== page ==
getSubTreeAssoc[word_String, tree_] := Fold[Compose, tree, Characters[word]]

inTreeQAssoc[word_String, tree_] := KeyExistsQ[getSubTreeAssoc[word, tree], {}]

The tests similar to the ones below (for entire dictionary) show that the lookup based on this trie (Associations - based) is about 3 times faster than the one based on rules, for a trie built from a dictionary. The new implementation of getWords is left as an exercise to the reader (in fact, that function could be optimized a lot, by storing entire words as leaves in the tree, so that one doesn't have to use StringJoin and combine the words).

A combination of rules and recursion is able to produce rather powerful solutions. Here is my take on it:

makeTree[wrds : {__String}] := makeTree[Characters[wrds]];
makeTree[wrds_ /; MemberQ[wrds, {}]] := 
     Prepend[makeTree[DeleteCases[wrds, {}]], {} -> {}];
makeTree[wrds_] := 
    Reap[If[# =!= {}, Sow[Rest[#], First@#]] & /@ 
       wrds, _, #1 -> makeTree[#2] &][[2]]

getSubTree[word_String, tree_] := Fold[#2 /. #1 &, tree, Characters[word]]

inTreeQ[word_String, tree_] :=  MemberQ[getSubTree[word, tree], {} -> {}]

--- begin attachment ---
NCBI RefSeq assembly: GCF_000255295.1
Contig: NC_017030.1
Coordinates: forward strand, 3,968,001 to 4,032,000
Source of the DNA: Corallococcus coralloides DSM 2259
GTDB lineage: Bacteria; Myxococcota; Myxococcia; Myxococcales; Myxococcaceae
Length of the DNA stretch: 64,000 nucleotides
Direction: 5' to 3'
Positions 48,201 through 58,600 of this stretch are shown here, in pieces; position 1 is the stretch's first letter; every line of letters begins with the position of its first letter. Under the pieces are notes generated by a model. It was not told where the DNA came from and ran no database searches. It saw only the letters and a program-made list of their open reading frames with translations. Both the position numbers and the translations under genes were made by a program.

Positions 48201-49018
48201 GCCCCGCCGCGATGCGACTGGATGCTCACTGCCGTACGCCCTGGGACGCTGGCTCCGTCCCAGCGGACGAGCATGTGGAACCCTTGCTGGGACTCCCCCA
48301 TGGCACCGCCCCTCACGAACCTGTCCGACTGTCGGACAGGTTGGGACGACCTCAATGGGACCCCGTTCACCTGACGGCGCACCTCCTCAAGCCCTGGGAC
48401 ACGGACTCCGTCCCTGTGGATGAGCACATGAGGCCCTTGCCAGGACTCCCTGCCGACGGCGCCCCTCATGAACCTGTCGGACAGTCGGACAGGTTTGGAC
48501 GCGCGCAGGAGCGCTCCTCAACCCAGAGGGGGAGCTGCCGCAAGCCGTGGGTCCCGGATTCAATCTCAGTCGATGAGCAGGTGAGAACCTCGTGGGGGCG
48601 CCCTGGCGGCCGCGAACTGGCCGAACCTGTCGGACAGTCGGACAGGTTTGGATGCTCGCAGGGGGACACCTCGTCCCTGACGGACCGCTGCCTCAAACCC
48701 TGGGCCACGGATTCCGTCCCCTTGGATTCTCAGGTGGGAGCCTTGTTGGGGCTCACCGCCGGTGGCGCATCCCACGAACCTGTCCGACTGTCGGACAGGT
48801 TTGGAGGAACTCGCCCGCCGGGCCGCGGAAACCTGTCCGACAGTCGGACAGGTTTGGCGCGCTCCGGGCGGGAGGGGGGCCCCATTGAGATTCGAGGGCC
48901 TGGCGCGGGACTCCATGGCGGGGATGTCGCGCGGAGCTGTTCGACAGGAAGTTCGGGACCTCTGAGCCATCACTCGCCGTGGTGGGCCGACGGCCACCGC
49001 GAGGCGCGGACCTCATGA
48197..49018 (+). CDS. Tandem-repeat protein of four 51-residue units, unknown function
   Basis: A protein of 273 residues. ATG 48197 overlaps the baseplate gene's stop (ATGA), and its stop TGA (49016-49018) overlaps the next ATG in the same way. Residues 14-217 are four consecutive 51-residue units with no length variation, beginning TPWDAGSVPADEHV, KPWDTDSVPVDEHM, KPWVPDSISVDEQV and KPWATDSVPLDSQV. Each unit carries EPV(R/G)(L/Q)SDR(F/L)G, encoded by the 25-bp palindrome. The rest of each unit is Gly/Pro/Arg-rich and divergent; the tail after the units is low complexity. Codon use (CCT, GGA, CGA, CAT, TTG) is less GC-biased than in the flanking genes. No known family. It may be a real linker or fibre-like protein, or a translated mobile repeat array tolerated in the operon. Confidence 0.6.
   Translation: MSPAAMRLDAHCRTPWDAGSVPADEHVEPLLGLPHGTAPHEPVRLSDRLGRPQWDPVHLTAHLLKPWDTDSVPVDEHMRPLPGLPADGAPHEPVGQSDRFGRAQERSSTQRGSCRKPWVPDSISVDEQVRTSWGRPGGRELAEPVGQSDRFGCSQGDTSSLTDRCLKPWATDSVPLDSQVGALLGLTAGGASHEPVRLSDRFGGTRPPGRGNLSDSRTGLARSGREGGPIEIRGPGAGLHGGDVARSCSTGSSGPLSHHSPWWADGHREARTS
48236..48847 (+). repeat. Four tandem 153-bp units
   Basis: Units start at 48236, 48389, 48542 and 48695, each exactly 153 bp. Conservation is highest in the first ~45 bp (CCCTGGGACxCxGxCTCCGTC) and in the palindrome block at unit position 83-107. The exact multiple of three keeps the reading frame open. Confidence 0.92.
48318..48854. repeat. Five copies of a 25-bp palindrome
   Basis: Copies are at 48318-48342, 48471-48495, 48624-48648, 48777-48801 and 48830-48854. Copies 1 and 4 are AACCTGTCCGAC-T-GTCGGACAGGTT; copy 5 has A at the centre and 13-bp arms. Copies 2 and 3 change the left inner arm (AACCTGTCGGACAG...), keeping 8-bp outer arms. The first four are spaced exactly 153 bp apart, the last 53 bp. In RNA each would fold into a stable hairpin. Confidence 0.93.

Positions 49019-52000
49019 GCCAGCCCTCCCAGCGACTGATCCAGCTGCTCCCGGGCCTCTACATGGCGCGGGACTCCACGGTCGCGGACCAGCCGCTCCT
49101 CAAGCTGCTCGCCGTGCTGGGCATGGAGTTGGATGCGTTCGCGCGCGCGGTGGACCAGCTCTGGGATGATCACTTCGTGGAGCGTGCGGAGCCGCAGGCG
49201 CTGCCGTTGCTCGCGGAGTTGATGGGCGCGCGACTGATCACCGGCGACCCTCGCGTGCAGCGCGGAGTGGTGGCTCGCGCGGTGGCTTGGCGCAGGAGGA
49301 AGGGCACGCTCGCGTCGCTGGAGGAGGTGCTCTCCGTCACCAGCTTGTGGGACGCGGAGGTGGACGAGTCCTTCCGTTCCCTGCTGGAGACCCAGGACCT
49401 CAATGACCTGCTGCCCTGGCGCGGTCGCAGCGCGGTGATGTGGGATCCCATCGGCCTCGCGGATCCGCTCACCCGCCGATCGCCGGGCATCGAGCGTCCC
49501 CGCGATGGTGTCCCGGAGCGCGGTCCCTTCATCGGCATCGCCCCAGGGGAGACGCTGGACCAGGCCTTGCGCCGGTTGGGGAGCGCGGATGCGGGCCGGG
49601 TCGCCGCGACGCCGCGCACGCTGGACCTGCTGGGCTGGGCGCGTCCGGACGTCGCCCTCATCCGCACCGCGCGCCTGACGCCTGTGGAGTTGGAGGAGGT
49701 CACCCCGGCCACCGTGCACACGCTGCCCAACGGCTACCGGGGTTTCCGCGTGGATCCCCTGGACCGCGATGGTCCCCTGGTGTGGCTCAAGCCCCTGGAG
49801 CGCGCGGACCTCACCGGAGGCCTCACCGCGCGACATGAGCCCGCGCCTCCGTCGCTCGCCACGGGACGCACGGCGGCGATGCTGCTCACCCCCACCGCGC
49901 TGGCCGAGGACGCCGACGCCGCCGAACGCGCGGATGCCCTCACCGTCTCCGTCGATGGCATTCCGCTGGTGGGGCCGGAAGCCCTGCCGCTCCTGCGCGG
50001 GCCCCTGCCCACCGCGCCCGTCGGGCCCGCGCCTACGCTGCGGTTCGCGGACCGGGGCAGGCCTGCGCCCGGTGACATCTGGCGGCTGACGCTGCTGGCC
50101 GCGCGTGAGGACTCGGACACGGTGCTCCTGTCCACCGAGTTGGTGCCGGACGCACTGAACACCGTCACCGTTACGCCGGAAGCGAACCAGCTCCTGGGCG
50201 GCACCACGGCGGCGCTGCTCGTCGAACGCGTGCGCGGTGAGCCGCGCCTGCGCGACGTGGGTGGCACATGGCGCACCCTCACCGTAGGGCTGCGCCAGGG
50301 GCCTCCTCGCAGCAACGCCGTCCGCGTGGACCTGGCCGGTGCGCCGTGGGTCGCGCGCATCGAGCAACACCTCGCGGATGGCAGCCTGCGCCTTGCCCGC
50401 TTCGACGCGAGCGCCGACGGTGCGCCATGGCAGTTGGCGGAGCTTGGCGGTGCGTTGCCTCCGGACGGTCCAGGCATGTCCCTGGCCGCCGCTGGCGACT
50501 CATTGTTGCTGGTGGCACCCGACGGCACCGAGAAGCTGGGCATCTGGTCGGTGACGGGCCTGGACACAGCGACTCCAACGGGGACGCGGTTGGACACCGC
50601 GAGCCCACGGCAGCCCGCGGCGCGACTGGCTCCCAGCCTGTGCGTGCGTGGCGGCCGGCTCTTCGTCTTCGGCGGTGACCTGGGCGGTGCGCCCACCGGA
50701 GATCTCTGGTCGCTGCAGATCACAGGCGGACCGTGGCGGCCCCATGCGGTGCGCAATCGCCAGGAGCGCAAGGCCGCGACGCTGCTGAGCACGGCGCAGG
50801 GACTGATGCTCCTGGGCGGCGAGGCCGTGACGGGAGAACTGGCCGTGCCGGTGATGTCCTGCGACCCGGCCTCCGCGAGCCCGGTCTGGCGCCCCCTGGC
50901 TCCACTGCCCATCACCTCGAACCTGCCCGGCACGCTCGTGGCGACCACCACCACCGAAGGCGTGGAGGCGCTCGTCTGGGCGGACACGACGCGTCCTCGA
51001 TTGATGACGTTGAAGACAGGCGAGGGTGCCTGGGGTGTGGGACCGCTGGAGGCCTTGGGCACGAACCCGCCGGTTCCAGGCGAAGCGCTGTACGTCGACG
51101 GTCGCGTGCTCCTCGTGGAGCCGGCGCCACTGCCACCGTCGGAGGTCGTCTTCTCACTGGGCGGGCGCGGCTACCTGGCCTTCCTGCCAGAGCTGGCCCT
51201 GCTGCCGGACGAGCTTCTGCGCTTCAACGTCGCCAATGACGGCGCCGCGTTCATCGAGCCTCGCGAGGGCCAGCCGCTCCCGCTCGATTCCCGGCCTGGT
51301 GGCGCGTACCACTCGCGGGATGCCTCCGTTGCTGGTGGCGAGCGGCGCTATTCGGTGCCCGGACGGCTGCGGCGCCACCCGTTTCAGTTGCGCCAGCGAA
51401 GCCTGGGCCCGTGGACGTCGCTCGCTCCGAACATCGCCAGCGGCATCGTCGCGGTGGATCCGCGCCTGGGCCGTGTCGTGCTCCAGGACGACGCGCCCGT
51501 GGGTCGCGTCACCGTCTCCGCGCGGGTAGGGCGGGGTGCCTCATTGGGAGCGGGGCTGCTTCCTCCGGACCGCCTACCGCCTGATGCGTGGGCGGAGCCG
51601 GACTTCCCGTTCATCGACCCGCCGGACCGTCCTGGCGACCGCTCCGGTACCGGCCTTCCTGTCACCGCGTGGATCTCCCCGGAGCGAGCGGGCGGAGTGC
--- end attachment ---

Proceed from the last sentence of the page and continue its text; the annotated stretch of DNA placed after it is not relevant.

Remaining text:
getWords[start_String, tree_] :=
  Module[{wordStack = {}, charStack = {}, words},
    words[{} -> {}] :=
      wordStack = {wordStack, StringJoin[charStack]};
    words[sl_ -> ll_List] :=
        charStack = {charStack, sl};
        words /@ ll;
        charStack = First@charStack;
    words[First@Fold[{#2 -> #1} &, getSubTree[start, tree], 

The last function serves to collect the words from a tree, by performing a depth-first tree traversal and maintaining the stack of accumulated characters and words.

Here is a short example:

In[40]:= words = DictionaryLookup["absc*"]
Out[40]= {abscess,abscessed,abscesses,abscessing,abscissa,abscissae,abscissas,

In[41]:= tree = makeTree[words]
Out[41]= {a->{b->{s->{c->{e->{s->{s->{{}->{},e->{d->{{}->{}},s->{{}->{}}},

In[47]:= inTreeQ[#,tree]&/@words
Out[47]= {True,True,True,True,True,True,True,True,True,True,True,True,True,True}

In[48]:= inTreeQ["absd",tree] 
Out[48]= False

In[124]:= getWords["absce", tree]
Out[124]= {"abscess", "abscessed", "abscesses", "abscessing"}

I only constructed here a bare-bones tree, so you can only test whether or not the word is there, but not keep any other info. Here is a larger example:

In[125]:= allWords =  DictionaryLookup["*"];

In[126]:= (allTree = makeTree[allWords]);//Timing
Out[126]= {5.375,Null}

In[127]:= And@@Map[inTreeQ[#,allTree]&,allWords]//Timing
Out[127]= {1.735,True}

In[128]:= getWords["pro",allTree]//Short//Timing
Out[128]= {0.015,{pro,proactive,proactively,probabilist,

In[129]:= DictionaryLookup["pro*"]//Short//Timing